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6ER-014 Effectiveness and safety of the administration of Murphy’s enema for the treatment of refractory constipation in a tertiary hospital
  1. MJ Cumbraos Sanchez,
  2. C Blanco García,
  3. A Larrabeiti-Etxebarria,
  4. MM Mediavilla Garcia,
  5. A Lopez De Torre Querejazu,
  6. O Urbina Bengoa,
  7. MD Martinez García
  1. Hospital Universitario Araba – Santiago, Hospital Pharmacy, Vitoria-Gasteiz, Spain


Background and Importance Constipation is a common complication during hospitalisation due to the presence of risk factors such as bed rest, diseases causing reduced bowel motility or administration of medications (opioids, anticholinergic drugs…). The standard therapy is laxative drugs. Murphy’s enema (ME) is used for the treatment of constipation and faecal impaction when patients do not respond to laxatives. It consist of administering an evacuating solution (milk 300 mL, liquid vaseline 100 mL, oxygenated water 200 mL and saline solution 500 mL) through a rectal probe during 6 hours (53 drops/min), leading to a softening of the stool and osmotic evacuation. Although this is a common clinical practice in our hospital, we have not found any published study evaluating its effectiveness and safety.

Aim and Objectives To assess the effectiveness and safety of ME for the treatment of constipation and faecal impaction.

Material and Methods We performed a descriptive, retrospective study of effectiveness and safety of the administration of ME in patients with admitted in a tertiary hospital. We included patients who received ME from June-2020 to August-2022. We registered data of comorbidities, defecation achievement and adverse events related to the administration. Data were obtained from the electronic prescription program and the electronic health records.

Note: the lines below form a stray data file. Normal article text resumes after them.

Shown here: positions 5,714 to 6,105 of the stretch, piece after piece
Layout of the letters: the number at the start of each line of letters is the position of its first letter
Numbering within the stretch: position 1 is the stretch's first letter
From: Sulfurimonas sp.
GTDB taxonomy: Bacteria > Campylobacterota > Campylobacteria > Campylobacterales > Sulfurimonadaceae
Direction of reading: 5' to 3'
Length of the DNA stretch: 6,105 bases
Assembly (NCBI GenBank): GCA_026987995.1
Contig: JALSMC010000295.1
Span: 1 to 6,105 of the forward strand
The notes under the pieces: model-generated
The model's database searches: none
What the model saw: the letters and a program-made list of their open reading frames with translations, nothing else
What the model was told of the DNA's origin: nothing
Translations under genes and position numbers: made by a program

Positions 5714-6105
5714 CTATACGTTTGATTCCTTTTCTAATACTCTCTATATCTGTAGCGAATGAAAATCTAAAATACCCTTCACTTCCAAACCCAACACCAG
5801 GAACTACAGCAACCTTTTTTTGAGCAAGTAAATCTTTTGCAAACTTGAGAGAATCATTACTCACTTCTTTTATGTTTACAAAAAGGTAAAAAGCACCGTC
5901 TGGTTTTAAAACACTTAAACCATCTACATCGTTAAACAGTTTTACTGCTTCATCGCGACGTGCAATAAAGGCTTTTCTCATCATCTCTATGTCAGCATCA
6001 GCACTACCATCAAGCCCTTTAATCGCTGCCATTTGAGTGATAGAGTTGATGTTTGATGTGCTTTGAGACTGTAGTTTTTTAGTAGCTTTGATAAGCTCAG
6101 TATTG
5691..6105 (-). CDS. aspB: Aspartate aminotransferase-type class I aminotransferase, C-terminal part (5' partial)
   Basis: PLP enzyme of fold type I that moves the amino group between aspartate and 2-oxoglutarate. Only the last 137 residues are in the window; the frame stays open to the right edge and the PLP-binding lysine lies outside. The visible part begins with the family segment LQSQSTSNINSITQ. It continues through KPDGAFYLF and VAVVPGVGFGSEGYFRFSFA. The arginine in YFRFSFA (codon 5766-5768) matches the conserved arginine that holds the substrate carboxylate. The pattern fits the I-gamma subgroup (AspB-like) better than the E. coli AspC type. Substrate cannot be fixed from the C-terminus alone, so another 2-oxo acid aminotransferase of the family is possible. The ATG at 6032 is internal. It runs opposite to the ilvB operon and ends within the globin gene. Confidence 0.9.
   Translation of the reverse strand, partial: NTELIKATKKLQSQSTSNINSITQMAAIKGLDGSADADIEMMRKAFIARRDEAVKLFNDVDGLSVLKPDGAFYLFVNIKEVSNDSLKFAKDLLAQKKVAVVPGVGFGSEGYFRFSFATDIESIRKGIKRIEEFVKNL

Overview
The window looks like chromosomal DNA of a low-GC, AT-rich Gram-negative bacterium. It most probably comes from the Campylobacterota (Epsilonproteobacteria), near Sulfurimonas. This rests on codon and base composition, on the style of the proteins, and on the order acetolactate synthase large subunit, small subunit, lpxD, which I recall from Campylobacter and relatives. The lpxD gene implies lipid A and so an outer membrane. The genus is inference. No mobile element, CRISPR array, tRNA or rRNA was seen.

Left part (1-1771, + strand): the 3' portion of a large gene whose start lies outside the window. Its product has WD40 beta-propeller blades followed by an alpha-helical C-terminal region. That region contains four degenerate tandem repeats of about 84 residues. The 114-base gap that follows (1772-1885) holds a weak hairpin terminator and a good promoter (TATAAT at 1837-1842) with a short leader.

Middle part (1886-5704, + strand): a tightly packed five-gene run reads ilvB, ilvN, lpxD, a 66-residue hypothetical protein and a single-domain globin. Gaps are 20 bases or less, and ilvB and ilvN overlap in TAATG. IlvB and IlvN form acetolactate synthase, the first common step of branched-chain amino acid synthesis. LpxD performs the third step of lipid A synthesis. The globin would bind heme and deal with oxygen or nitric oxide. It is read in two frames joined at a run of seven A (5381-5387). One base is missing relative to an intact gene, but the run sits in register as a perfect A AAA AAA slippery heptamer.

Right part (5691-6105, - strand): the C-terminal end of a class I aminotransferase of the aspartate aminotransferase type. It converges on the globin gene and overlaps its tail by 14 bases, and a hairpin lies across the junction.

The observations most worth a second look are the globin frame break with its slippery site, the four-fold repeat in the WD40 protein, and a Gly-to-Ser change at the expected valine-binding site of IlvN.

Results We included 33 patients, 18 women and 15 men, with a mean age of 76 years. Two patients were readmitted, therefore a total of 37 ME were administrated. The most frequent comorbidities were hypertension (40,5%), chronic constipation (33,3%), diabetes mellitus II (21,2%), heart failure (18,1%), atrial fibrillation (18,1%), dyslipidemia (12,1%), cognitive impairment (12,1%) and kidney failure (12,1%). The indication of ME was constipation (67,5%), faecal impaction (27,2%) and paralytic ileum (5,4%). ME was effective in the 64,8% of cases, with defecation achievement after administration. ME was overall well tolerated; one case of hypotension, one of nausea and one of abdominal pain were registered.

Conclusion and Relevance ME constitutes a safe and effective alternative for patients with constipation and faecal impaction not responding to the usual therapies. Furthermore, there is no published evidence regarding this practice, so this study may constitute a starting point for the development of further studies with larger sample sizes.

Conflict of Interest No conflict of interest

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